Once emsetup is complete, you can use sudo apt-get update; sudo apt-get upgrade to ensure you have the latest versions of apt-cross and emdebian-tools as updates are uploaded to Emdebian between Debian versions.
It is also possible to override the default configuration in /etc/dpkg-cross/cross-compile with ~/.apt-cross/cross-compile.
Package source and Emdebian patches
Now you can run emsource <package> to get a debian package, unpack it and apply / generate any emdebian patches. This is directly equivalent to apt-get source in mainstream debian and then applying some patches. emsource tells you where the package has been unpacked - in an SVN tree beneath your emdebian working directory. (target denotes that these packages are intended for installation directly onto the target embedded device.)
$ emsource -v foo Using foo 0.1.23.4-0.1 Working directory: '/path/to/working/dir' Checking for existing emdebian patches Checking out working copies of existing emdebian patches Checked out revision 1234. Checking for existing build tree in foo-0.1.23.4. Emdebianised source tree for 'foo' exists at '/path/to/working/dir/target/trunk/f/foo/trunk/foo-0.1.23.4' Change to this directory before running 'emdebuild'
Now you can cd into the package directory.
cd /path/to/working/dir/target/trunk/f/foo/trunk/foo-0.1.23.4 gedit debian/rules &
- If you are using Emdebian for ARM, patches are prepared and maintained in Emdebian.
- If you are using ARM but with a customised toolchain or libc environment, you will need to review and possibly modify the Emdebian patches.
If you are using a different architecture, you will need to review the current Emdebian patches and modify values in the architecture-specific cache files - see the Emdebian Developer Guide for detailed information on cache files.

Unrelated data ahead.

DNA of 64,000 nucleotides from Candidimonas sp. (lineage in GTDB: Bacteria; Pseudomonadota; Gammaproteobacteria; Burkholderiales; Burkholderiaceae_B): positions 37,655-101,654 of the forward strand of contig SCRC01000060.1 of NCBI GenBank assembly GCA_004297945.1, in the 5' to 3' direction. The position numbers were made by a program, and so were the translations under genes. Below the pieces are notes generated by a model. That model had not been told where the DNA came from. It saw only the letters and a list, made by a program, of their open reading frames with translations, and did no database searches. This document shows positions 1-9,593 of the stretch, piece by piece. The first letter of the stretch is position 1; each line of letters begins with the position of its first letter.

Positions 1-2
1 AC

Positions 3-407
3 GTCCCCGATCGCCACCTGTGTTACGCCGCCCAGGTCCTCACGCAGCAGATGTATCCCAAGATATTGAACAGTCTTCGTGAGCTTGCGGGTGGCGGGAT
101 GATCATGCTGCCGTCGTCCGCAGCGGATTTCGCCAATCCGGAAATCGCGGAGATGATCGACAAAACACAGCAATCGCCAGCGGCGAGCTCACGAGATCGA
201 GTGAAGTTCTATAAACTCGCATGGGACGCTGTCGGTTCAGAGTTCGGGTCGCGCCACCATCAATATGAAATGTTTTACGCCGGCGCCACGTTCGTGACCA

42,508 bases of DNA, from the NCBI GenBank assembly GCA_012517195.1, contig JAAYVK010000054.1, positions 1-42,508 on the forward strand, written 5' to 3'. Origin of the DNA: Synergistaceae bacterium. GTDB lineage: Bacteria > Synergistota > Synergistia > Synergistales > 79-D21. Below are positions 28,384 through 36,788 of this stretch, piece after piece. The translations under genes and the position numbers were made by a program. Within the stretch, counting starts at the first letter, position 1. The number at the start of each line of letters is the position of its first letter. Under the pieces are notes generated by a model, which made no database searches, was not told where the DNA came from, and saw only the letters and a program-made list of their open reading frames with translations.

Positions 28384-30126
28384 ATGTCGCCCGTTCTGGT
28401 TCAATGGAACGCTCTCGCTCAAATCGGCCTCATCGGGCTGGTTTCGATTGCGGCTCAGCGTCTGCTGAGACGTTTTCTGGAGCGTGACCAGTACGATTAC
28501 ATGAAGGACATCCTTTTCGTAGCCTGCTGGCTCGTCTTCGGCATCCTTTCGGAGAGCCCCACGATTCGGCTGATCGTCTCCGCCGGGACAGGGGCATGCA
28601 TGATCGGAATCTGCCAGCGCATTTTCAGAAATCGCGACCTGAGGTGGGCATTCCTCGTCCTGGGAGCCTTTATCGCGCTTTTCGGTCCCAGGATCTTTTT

Manual edits of debian/* files
As with any automated packaging process, take a moment to read through amended debian/rules before attempting to do emdebuild to actually build the package. This will you familiarise yourself with the kind of changes that Emdebian makes to Debian packages.
Common additions are noted in the Emdebian Developer Guide but always take care to check for manual rules that install documentation or manpages. You should always check that copyright, changelog and all manpages are removed. If the package uses make install to put such files into debian/ directories, include a line to remove those directories before the debhelper or dpkg commands that build the package:
$(pkgme) $(MAKE) -C . install $(pkgdev) $(MAKE) -C . install-dev $(pkglib) $(MAKE) -C . install-lib $(pkgme) $(MAKE) -C build src-manifest dh_strip dh_compress dh_fixperms dh_makeshlibs -N $(library) dh_makeshlibs -p $(library) -V 'libattr1 (>= 2.4.4-1)' dh_installdeb dh_shlibdeps dh_gencontrol dh_md5sums dh_builddeb
$(pkgme) $(MAKE) -C . install $(pkgdev) $(MAKE) -C . install-dev $(pkglib) $(MAKE) -C . install-lib $(pkgme) $(MAKE) -C build src-manifest $(RM) -r debian/libattr1-dev/usr/share/ $(RM) -r debian/attr/usr/share/ dh_strip dh_compress dh_fixperms dh_makeshlibs -N $(library) dh_makeshlibs -p $(library) -V 'libattr1 (>= 2.4.4-1)' dh_installdeb dh_shlibdeps dh_gencontrol dh_md5sums dh_builddeb
You will need to install any build dependencies as needed with apt-get or aptitude and cross-dependencies with emdebuild --build-dep. emdebuild creates a .build log for you.
$ emdebuild -v
Packages, .changes, .dsc, .diff.gz, patch files and the .build log are created in the directory above:
$ ls /path/to/working/dir/target/trunk/f/foo/trunk/
All questions to the debian-embedded mailing list - emdebian developers are also available on IRC. See the emdebian website for details.
The next stage is the Emdebian Developer Guide.